Representatives from the state legislature and The University of Texas System joined students and faculty in breaking ground for a $7 million addition to the University Library at The University of Texas-Pan American Sept. 16.
"The foundation of any great university, beyond its dedicated and talented faculty and students, is a well-equipped, modern, technologically advanced library," said Dr. Miguel Nevarez, president of UT Pan American. "This facility is the hub of intellectual activity on the campus.
"It's essential that we continue to strengthen our library, not only for the services to the university community but also for the community at large," he said.
Dr. Homer Peña, executive director for South Texas Program Development at The University of Texas System and a former registrar and faculty member at Pan American, highlighted the increase in degree programs offered at UT Pan American at the graduate and undergraduate levels.
"Pan American has made great strides in the past five years in the establishment of new programs," Pena said. "With this program expansion and increased enrollment at the graduate and professional levels follows a need for greater library support, in particular as it relates to the research functions of this university."
Dr. Kenneth Buckman, assistant professor of history and philosophy and member of the Library Addition ad hoc committee, asserted the importance of the library in the university community.
"This dedication carries a weight of greater importance than the dedication of other buildings, because the library symbolizes, more than any other campus project, the heart and soul of the university itself," Buckman said.
"Our library is a repository of worldwide culture representing what is best and worst about society and the world we inhabit," he said. "By acting as our living memory, the tool of our active present, and the hope of our projected future, the university library is a beacon, lighting the promise of our most sacred possibilities as a people, a society, a nation, humankind, as a world.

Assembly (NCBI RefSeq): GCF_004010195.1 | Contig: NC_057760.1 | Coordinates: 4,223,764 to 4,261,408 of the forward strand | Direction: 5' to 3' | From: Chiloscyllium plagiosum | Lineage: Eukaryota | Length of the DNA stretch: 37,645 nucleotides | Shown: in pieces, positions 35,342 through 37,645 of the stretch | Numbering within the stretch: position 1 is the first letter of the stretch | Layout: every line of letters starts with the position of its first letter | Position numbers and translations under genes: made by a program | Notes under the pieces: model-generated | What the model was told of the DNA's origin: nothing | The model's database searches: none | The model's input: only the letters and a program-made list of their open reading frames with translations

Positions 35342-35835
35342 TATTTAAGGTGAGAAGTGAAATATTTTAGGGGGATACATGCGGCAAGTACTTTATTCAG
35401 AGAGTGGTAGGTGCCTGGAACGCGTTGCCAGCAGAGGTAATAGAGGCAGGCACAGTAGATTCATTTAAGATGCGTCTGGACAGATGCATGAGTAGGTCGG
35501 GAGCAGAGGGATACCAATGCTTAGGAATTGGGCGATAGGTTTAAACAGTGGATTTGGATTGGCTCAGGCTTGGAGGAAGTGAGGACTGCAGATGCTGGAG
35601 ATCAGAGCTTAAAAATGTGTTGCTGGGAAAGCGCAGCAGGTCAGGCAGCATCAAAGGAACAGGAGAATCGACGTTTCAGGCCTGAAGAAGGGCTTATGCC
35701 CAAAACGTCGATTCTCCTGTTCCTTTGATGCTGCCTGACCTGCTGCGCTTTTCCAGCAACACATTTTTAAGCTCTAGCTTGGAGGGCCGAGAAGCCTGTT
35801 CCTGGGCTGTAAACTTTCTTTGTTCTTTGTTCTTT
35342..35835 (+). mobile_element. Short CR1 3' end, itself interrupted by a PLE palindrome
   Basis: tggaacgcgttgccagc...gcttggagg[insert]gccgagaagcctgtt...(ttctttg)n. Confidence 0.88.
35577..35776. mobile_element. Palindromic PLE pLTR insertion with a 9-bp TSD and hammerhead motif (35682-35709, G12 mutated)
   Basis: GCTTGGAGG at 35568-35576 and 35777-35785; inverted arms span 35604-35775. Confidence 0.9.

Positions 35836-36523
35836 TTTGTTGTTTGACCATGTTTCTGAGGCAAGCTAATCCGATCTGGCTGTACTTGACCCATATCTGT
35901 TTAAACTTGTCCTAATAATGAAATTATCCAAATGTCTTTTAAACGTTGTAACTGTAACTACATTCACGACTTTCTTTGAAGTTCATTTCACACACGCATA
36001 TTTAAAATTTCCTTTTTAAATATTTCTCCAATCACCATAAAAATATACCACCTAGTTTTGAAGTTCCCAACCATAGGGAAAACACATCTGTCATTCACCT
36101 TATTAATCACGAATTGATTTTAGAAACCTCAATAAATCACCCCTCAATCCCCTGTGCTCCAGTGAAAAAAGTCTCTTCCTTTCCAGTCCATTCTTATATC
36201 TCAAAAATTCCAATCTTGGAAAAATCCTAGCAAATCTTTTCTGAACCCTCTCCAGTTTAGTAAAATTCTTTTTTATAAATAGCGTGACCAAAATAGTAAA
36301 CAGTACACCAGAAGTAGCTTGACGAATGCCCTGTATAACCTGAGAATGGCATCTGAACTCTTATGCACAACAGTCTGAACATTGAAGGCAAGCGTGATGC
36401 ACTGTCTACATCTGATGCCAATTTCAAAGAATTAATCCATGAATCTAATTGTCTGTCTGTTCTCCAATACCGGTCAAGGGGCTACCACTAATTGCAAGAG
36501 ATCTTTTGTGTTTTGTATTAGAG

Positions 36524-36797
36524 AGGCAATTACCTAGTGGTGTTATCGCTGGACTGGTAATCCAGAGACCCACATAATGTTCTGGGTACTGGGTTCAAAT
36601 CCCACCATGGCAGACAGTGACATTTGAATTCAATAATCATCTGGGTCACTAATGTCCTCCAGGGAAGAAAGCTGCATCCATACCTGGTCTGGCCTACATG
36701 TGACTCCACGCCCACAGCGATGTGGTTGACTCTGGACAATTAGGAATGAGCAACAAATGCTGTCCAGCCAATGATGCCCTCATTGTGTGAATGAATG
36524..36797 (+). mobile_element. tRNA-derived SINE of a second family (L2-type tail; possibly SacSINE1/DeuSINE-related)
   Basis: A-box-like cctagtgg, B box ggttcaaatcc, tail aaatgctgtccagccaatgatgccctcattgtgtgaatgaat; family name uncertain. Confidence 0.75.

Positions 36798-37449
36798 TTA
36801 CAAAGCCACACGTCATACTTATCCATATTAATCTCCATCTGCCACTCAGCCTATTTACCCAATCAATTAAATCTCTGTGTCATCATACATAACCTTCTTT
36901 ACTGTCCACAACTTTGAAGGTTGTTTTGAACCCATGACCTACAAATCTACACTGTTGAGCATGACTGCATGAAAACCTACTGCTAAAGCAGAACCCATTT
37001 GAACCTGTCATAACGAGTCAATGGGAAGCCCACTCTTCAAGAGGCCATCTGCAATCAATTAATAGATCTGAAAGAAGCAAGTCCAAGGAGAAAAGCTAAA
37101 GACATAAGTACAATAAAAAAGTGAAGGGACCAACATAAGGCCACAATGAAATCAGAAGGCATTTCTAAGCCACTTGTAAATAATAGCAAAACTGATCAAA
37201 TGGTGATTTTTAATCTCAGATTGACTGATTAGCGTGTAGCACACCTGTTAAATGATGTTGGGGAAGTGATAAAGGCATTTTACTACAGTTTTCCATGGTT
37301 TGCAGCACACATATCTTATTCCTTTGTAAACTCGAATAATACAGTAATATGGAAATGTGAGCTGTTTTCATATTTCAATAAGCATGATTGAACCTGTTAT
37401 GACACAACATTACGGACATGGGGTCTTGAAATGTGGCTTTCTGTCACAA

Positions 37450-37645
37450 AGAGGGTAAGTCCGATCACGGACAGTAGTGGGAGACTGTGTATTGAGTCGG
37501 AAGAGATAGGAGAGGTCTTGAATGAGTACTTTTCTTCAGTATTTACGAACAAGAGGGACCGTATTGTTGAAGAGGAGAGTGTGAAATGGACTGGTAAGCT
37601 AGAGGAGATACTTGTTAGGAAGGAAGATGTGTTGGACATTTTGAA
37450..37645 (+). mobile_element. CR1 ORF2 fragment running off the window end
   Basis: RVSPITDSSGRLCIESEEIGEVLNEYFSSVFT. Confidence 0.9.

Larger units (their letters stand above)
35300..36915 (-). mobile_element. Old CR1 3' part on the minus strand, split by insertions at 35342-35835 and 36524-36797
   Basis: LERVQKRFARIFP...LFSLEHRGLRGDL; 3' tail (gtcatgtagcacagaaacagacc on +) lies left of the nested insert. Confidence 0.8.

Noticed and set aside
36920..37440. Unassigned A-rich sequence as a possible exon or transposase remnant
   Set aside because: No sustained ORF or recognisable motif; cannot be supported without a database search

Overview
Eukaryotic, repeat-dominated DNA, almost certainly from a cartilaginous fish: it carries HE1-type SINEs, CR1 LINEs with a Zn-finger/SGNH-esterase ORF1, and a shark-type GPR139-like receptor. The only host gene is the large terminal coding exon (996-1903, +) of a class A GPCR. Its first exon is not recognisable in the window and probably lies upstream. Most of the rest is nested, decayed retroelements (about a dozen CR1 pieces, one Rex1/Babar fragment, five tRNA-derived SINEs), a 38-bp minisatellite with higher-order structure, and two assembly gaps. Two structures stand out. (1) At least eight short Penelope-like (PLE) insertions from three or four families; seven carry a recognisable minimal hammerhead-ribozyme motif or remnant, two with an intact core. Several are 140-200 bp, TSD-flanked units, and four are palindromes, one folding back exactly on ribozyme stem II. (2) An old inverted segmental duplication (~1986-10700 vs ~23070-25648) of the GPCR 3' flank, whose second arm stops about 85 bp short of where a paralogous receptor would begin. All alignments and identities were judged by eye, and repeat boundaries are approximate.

"Our university library is heart and lifeblood of the university community," he said. "This extension symbolizes a commitment to the improvement of our university community and to the future of South Texas. The good health of the library indicates the good health of the university and of ourselves, and of this we can be proud."
Also participating in the groundbreaking ceremonies were State Rep. Juan Hinojosa, State Rep. Roberto Gutierrez, and Orie Salinas, aide to State Rep. Miguel Wise; University Library Director Dr. Elinor Folger Foster; business doctoral student Bradley Altemeyer; architect Tom Ashley of Ashley, Humphreys and Sanchez of McAllen; Bill Wilson, representing Wilson Construction Co. of McAllen; Dr. Jim Broaddus, director of Facilities Planning and Construction at UT System; and Gilbert Gallegos, project manager from UT System's Office of Facilities Planning and Construction.
The three-story, 49,000-square-foot addition, to be built by Wilson Construction Co., was designed by Ashley, Humphreys and Sanchez. It is expected to be completed by the beginning of the spring 1999 semester.
The addition, which will be located on the west side of the current University Library, will hold the rapidly growing collection of books, the library's technical service functions, study areas for library users, and two state-of-the-art computer instruction classrooms with teleconferencing and distance education capabilities.
As these areas move to the addition, it will provide more space in the existing building for reference materials, periodicals and special collections.
In one section of the addition, the library will experiment with compact shelving - high-density bookshelves that move on tracks.
"You can store twice as many books (in the same space) as traditional shelving," Foster said. "We will only use it in small sections at first, but the addition will eventually have that type of shelving when expansion is needed in 10 to 20 years. We will not need to add on to the building, we will put in more compact shelving.... In the long run, it will be a substantial savings in construction costs."
Construction of the library addition was approved by the Texas Higher Education Coordinating Board in April.